Aden International Airport Attacked As New Yemeni Government Arrives

Yemen’s new government was greeted by explosions and gunfire that rocked Aden International Airport, shortly after their plane arrived in the interim capital from Riyadh today.

The attack was inadvertently broadcast live by the Saudi-owned Al Arabiya news channel, which was showing members of the new government exiting the plane when the first explosion was heard from offscreen. The camera was then turned to show smoke billowing from the terminal building, with gunshots being heard in the distance.

Yemen’s Information Minister, Moammar Al-Eryani, has said that all members of the new government are safe. He accused Houthi rebels of carrying out the “cowardly terrorist attack”, which they have since denied. Photographs of apparent rocket or missile launches from Houthi-controlled Taiz towards Aden have begun circulating on social media, although their veracity has yet to be confirmed.

Al Arabiya is now reporting that an explosion heard near Aden’s presidential Maasheeq palace shortly after the attack was the downing of an explosive-laden drone by the Yemeni military. The members of the new government and the Saudi ambassador to Yemen, Mohammed Said al-Jaber, who was also aboard the plane, had been taken to the palace after the attack.

Yemeni news site Almasdar Online is reporting that at least 30 people have been killed and 59 wounded in the attack, citing its sources in the security and medical services. Médecins Sans Frontières Yemen has stated that it is preparing a mass casualty medical response plan at its trauma facility in Aden. As of writing, the MSF’s Aden Surgical Hospital has received 17 wounded, with 11 of them still remaining under treatment.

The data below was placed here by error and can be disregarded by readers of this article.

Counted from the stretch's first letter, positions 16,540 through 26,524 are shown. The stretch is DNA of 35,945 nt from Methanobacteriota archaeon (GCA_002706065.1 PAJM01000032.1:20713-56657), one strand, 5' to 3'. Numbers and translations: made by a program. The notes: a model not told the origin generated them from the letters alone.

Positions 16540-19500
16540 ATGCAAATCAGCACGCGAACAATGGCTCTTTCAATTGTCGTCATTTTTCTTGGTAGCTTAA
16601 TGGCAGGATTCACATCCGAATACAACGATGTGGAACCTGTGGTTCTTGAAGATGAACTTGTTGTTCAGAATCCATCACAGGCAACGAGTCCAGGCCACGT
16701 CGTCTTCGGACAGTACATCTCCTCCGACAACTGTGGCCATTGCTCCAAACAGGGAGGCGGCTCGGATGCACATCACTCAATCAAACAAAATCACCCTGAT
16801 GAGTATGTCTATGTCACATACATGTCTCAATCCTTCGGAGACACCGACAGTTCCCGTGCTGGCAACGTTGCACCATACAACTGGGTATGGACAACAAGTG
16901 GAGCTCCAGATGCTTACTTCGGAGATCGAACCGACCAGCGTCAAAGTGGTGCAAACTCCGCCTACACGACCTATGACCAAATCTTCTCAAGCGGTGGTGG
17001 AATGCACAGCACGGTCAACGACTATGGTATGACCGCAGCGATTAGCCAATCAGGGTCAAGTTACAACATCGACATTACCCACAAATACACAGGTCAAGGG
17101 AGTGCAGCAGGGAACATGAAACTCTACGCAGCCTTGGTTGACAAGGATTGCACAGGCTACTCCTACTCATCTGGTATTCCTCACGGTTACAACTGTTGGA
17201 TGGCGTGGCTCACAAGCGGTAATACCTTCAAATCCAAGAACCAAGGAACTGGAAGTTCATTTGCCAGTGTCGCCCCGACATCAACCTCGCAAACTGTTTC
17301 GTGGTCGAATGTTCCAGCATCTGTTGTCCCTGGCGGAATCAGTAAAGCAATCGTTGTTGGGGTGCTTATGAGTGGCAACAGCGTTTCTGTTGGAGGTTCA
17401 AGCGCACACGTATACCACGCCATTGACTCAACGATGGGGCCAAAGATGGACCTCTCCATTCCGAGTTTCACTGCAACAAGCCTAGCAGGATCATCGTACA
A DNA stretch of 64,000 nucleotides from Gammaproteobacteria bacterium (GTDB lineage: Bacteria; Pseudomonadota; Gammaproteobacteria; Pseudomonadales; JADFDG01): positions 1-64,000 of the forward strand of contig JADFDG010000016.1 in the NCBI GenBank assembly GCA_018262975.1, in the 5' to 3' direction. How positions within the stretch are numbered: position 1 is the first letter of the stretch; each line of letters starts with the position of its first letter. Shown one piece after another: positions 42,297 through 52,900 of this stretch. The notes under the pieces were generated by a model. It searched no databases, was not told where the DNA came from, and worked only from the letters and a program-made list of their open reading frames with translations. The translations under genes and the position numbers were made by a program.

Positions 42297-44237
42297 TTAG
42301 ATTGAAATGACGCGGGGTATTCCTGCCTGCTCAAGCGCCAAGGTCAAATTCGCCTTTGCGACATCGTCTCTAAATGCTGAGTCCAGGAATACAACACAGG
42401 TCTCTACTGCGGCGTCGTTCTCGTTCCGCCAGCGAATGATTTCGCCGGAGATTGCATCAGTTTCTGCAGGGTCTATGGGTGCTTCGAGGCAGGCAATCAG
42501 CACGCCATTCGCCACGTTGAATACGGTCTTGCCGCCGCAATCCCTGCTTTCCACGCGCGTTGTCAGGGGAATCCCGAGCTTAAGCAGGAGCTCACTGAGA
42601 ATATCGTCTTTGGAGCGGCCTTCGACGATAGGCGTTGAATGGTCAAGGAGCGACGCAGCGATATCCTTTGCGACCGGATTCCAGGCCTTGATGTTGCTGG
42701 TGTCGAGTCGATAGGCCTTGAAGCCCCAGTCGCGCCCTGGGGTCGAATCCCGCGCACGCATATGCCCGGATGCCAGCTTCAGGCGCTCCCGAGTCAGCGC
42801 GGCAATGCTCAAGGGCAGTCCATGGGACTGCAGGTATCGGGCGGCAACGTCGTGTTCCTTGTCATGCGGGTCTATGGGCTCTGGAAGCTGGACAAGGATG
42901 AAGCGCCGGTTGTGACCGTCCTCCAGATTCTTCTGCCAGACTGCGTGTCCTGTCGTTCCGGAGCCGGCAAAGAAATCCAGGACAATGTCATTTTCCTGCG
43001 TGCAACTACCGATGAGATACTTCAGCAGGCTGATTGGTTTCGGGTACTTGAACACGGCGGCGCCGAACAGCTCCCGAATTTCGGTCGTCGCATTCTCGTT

Prime Minister Maeen Abdulmalik has since uploaded a brief video on the attack, which he described as a “painful criminal incident that resulted in the death of civilians and wounding of others”. He reiterated that the government was determined to continue its duties and bring an end to the Houthi “coup”.

Prime Minister Maeen Abdulmalik’s speech after the attack.

Martin Griffiths, UN special envoy for Yemen, “strongly” condemned the attack, giving his condolences to the next of kin of those killed in it. He said that the “unacceptable act of violence” was “a tragic reminder of the importance of bringing Yemen urgently back on the path towards peace.”

The new government had been sworn in on December 26, in Riyadh, as part of the Saudi-brokered Riyadh Agreement, a power sharing deal which intends to end a power struggle between the Saudi-backed government of President Abdrabbuh Mansour Hadi and the UAE-backed Southern Transitional Council (STC). The STC seeks an independent South Yemen, and its announcement of self-rule of Aden in late April this year led to clashes in the port city between STC forces and pro-government forces that only ended in late July, after the STC agreed to give up self rule in exchange for representation in a new government.